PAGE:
Creating Competitive Advantage: Understanding Integrated Project Delivery

New York City is a challenging construction environment. Costs are high, competition is fierce, and speed to market can directly determine whether a project succeeds or fails. This is especially true in healthcare – with hospitals and treatment facilities being among some of the most complex types of projects.

As a firm committed to building New York’s best possible tomorrow today, Talisen Construction continues to lead the way in exploring and adopting the best processes to ensure project success. Integrated Project Delivery is a method of delivery that is beginning to garner more attention in New York City and beyond. In this article, we’ll explain some of the fundamentals of Integrated Project Delivery and what projects may benefit from it.

What is Integrated Project Delivery?

Based on lean principles and a collaborative culture, Integrated Product Delivery is a model for delivering construction projects using a single contract for design and construction. This approach is made possible with a shared risk/reward model and waivers of liability between team members.

IPD teams can include members well beyond the basic triad of owner, architect and contractor. Others (i.e. subcontractors) can be included in the prime contract. In all cases, integrated projects are uniquely distinguished by highly effective collaboration among the owners, the prime designer, and the prime constructor. Additionally, input from end users is actively sought. This collaboration begins at early design and continues through to project handover.

How Does Integrated Project Delivery Work?

While there’s no one definitive Integrated Project Delivery model, IPD generally features five key components:

  • A single contract involving all primary project team members
  • Shared risk/reward model
  • Collaboration
  • Shared decision making
  • Internal resolution of disputes and liabilities

What Are the Benefits of Integrated Project Delivery?

The primary benefits of Integrated Project Delivery are two-fold. Using this methodology, projects are completed faster, and significant cost savings are realized. This occurs while all parties are positioned to do their best work, resulting in greater client satisfaction.

Integrated Project Design requires all team members to get involved in all aspects of planning, scheduling and other critical decision paths from the beginning of the project.  This means the correct point of contact for each project task must be established and maintained. Change orders are kept to a minimum. Early and intimate integration into stakeholders’ needs helps allow for an early construction start, while final design tasks such as finishes and FF&E are under development. The shared risk/reward model ensures all team members are motivated to collaborate effectively.

The other benefit of IPD is the fundamental shift in the relationship between all parties to the project. All three parties – the architect, the client, and the contractor – are working in alignment to create the best possible space due to the shared interests of profitability among the project team. There’s a contractual agreement in place that dictates that risk and reward are shared. Everyone’s interests are directly dependent on a positive project outcome.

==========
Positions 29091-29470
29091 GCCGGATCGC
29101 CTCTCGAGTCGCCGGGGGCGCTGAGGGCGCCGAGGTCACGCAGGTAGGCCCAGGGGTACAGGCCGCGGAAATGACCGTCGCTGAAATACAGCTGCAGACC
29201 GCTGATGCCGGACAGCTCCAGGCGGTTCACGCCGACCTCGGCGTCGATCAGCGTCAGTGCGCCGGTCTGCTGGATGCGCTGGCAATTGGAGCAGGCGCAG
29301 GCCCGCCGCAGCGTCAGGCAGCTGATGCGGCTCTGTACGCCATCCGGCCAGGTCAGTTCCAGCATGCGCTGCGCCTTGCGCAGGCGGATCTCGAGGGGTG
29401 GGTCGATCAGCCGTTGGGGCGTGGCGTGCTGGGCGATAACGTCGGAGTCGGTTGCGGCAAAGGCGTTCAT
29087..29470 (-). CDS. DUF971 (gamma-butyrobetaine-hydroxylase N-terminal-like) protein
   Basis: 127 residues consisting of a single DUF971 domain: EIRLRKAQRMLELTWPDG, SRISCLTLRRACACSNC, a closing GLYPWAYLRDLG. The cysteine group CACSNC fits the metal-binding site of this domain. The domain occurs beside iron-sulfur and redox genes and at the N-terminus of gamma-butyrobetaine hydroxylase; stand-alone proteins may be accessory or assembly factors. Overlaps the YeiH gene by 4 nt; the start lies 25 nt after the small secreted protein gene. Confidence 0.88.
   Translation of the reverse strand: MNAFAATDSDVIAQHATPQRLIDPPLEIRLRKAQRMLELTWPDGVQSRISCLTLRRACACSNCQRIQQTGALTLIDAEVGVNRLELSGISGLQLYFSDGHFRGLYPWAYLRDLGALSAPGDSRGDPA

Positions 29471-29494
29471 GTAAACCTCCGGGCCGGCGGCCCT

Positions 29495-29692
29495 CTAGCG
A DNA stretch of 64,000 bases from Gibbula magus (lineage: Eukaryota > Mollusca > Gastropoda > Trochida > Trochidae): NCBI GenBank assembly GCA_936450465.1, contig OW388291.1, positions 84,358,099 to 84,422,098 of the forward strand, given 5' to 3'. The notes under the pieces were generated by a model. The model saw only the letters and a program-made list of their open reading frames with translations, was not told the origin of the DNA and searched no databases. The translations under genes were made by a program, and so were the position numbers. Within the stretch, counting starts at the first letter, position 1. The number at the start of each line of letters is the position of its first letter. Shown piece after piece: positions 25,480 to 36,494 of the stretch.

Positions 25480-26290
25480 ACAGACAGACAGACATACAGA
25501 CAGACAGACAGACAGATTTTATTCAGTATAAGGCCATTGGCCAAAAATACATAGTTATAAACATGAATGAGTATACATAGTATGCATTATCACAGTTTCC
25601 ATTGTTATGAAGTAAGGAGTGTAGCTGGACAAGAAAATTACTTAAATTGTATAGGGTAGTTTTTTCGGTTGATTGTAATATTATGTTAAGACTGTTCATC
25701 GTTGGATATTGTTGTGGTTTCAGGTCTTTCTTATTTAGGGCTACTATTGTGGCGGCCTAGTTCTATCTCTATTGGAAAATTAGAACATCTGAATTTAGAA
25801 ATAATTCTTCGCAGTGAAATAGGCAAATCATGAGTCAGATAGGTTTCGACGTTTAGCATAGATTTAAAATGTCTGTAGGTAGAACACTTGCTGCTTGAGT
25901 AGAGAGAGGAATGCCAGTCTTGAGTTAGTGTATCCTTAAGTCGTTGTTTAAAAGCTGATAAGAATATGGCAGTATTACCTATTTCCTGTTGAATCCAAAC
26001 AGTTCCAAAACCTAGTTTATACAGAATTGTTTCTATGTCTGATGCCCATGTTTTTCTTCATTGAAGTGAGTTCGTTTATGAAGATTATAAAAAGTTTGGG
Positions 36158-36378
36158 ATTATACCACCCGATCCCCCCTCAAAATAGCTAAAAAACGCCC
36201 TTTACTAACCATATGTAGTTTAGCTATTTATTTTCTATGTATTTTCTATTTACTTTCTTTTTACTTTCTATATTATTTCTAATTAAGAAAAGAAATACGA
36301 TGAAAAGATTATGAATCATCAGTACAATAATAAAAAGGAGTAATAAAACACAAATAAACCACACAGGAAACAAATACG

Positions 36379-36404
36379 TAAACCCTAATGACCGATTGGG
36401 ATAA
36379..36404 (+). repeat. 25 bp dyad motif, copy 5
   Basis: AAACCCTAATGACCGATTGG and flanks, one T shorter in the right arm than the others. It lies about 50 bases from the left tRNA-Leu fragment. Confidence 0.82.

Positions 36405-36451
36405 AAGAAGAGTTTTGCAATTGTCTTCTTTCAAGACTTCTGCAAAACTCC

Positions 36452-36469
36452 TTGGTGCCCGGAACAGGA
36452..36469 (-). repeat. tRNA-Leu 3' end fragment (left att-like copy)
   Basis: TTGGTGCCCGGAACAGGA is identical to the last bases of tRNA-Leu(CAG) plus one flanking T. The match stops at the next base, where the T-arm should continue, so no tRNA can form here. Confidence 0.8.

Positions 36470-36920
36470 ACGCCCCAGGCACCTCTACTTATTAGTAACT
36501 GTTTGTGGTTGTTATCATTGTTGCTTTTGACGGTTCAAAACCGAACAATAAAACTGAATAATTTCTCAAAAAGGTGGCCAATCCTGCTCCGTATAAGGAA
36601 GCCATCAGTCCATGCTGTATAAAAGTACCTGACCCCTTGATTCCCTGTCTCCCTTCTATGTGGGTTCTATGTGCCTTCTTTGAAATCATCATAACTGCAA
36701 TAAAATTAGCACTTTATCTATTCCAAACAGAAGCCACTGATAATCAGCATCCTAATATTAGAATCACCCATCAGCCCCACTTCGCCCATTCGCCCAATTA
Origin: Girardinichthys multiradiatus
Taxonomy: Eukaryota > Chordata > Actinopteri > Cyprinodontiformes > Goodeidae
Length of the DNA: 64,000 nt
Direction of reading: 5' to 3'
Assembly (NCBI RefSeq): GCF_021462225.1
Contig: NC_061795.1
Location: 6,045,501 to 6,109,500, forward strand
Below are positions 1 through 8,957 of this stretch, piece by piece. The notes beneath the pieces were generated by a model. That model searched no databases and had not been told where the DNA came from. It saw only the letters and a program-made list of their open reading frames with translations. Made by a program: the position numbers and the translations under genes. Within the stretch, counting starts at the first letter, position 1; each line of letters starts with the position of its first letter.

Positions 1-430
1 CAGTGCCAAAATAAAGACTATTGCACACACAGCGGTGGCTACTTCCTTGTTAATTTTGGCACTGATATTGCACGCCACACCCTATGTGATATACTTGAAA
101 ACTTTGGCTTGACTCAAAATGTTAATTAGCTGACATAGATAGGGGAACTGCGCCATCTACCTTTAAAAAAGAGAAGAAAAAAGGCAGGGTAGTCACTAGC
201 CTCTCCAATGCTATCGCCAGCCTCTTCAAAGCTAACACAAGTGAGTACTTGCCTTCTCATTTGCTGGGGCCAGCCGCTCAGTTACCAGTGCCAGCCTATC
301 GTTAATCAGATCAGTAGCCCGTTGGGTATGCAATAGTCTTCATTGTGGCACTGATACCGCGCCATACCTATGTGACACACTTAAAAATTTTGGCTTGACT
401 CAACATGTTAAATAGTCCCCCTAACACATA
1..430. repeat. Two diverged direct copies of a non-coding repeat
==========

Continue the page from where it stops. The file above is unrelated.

How Does Integrated Project Delivery Specifically Impact Health Care?

One of the key components of IPD is bringing all stakeholders into the process very early. In the case of health care facilities, there are two end user groups to consider: the physicians, clinicians and staff who will work in the facility, and the patients who receive care there.

Reception area of Northwell Lynbrook Medical Office BuildingExam room of Northwell Lynbrook Medical Office BuildingToo often, health care projects are well underway before input is received from the people who will work there. When it becomes clear that staff workflows require changes to be made, this creates delays and increases costs. Integrating this group of end users early in the concept/design process, along with key vendors to understand end-user intent means their usability requirements are factored into the design process, thereby eliminating the need for changes later.

The patient experience is critical. Understanding what patients want from their visit to the doctor guides every brand engagement decision. Design choices can then be made to optimize the patient’s experience end-to-end, from greeting and check-in through their time with the doctor and check-out.

Talisen’s Project Approach

It is exciting to see that IPD has been picking up traction in New York’s public sector. Recently the education, health care, and life sciences sectors have had growing interest in the model. At Talisen, early collaboration on every project is a goal of ours, and it is interesting to see the IPD model beginning to garner more attention. To learn more about Talisen’s project approach, view our recently completed projects and industry pages.